Likewise, simply designating a single individual to be your Chief Information Officer (CIO) or Chief Information Security Officer (CISO) is also not going to keep regulatory water from sinking your vessel. The courts have noted that information-related issues touch numerous different disciplines, and no matter how talented your CIO/CISO, she cannot be solely responsible for governing all information issues. You need help and input from a team of experts from various disciplines to tackle these complex matters.
Commissioner Aguilar’s remarks last week echoed these same sentiments when he instructed company leaders to “strive for a deeper level of insight, broader subject matter expertise” and to populate their boards with a diverse group of individuals possessing “the appropriate skills, experience, and judgment to govern effectively.” He went so far as to call it their “fiduciary duty” to do so. The Commissioner’s words coupled with the current trend by the courts to expand the fiduciary duty of loyalty of company officers to include enterprise “risk oversight” should persuade all organizations to pull their generals together to address information governance seriously, very seriously.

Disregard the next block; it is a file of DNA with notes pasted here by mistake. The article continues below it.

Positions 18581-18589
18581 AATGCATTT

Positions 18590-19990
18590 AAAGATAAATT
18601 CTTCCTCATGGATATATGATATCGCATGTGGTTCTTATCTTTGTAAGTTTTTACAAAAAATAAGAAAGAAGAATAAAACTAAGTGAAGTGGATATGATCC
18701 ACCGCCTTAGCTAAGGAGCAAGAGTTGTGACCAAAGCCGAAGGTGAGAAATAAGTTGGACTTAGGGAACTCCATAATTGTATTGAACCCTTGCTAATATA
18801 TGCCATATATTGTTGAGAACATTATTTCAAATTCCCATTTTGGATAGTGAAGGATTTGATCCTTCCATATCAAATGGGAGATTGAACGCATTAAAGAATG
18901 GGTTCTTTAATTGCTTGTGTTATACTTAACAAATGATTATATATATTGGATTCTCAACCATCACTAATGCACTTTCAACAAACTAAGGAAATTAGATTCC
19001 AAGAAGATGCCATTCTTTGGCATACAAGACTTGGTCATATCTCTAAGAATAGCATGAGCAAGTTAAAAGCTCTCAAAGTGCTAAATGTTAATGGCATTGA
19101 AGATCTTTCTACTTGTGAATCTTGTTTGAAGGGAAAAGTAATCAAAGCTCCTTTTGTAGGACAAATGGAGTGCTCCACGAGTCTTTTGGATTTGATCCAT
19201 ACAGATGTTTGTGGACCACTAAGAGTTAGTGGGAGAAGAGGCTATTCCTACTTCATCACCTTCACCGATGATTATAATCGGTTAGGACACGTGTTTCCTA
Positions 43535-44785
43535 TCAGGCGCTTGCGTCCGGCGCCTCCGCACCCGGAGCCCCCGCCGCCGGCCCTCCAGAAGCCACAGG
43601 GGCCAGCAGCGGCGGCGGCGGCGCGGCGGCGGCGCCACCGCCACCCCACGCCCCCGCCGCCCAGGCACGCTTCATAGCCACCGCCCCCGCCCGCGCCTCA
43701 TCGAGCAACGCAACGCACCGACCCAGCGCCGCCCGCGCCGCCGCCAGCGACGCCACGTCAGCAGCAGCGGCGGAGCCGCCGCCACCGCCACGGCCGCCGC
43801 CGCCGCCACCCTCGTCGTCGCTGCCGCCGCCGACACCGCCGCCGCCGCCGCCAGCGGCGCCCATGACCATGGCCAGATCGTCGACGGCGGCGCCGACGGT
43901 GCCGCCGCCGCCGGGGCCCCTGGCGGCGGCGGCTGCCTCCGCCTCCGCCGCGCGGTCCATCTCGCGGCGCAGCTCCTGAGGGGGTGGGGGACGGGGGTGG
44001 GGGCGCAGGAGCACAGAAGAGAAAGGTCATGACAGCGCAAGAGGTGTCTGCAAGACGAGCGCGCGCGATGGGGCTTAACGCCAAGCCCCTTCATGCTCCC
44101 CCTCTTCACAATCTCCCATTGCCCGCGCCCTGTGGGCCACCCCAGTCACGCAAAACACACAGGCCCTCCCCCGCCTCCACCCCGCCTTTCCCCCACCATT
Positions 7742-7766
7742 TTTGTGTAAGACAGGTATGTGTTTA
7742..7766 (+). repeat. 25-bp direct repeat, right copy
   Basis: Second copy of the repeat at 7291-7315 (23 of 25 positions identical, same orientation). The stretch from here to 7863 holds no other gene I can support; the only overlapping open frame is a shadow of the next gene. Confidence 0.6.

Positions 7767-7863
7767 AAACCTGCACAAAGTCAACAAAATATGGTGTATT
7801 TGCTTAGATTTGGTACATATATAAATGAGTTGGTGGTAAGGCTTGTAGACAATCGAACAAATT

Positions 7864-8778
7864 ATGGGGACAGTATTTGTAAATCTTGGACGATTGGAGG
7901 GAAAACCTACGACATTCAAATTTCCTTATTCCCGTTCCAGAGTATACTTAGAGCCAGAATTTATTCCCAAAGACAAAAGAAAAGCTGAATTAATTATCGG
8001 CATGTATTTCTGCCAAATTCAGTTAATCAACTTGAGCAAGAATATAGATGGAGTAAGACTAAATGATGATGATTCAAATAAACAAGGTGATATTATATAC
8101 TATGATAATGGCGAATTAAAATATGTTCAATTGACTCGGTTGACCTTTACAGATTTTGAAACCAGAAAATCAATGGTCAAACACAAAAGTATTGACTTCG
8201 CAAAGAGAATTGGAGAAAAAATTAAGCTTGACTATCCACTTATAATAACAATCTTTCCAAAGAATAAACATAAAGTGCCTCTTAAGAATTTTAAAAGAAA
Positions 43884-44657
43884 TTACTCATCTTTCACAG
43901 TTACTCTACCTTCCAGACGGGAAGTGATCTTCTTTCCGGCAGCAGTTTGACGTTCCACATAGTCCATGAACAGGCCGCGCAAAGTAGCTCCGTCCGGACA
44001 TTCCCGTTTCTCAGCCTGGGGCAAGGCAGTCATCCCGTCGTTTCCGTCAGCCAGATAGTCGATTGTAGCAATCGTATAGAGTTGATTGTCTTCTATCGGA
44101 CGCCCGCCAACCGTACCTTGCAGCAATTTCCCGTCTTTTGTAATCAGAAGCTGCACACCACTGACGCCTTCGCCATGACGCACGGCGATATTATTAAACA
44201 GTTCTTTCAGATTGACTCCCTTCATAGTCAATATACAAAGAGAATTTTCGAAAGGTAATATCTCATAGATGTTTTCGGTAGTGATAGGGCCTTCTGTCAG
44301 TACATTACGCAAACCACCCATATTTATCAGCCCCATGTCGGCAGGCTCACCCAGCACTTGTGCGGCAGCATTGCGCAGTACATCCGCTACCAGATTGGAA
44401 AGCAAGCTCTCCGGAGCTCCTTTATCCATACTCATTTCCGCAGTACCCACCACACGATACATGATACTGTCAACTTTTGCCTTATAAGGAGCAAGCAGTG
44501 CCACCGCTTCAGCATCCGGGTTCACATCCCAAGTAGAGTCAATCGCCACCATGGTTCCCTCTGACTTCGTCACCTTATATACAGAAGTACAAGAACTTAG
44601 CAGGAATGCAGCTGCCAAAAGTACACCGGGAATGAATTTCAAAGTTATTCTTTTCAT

Though these information issues are faced by all companies, the responding governance of one organization may differ from the next, depending upon each organization’s business objectives, specific legal obligations, and risk tolerance. Regardless, company leaders have a responsibility to ensure that the organization considers these diverse information-related issues and optional approaches so that the organization’s program is aligned with its overall goals and strategies, rather than a hodgepodge scheme driven by individual disciplinary biases. In the end, an organization should generate a multi-disciplined and comprehensive information governance program with legal, records, IT, and business all playing a role. I will argue why in Part 2.
 Phineas Taylor “P.T.” Barnum.
 Crowe, Portia. “The pillars of American finance are under attack.” Business Insider. Yahoo Finance, 18 Oct. 2015. Web. 18 October 2015.
 “…Through Partnership.” Sean Jablonski, et al. Satisfaction. USA Network, Season 1, Episode 5, 14 Aug. 2014. itunes. Web 18 Sept. 2014.
 The Important Work Of Boards Of Directors, SEC Commissioner Luis A. Aguilar, 12th Annual Boardroom Summit And Peer Exchange, New York, NY, Oct. 14, 2015.
 “There are known knowns” is a phrase from a response United States Secretary of Defense Donald Rumsfeld gave to a question at a U.S. Department of Defense (DoD) news briefing on February 12, 2002 about the lack of evidence linking the government of Iraq and the supply of weapons of mass destruction to terrorist groups.
 Jay Ranade, renowned governance professor at ISACA NY Chapter, adjunct professor at N.Y.U and St. Johns, and World Power Breaking Champion.
 Charles R. Ragan, Information Governance: It’s a Duty and It’s Smart Business, 19 RICH. J.L. & TECH. 12, at 4-6.
 Commissioner Luis A. Aguilar, supra note 3.
 In re Caremark Int’l Inc. Derivative Litig., 698 A.2d 959 (Del. Ch. 1996) and its progeny.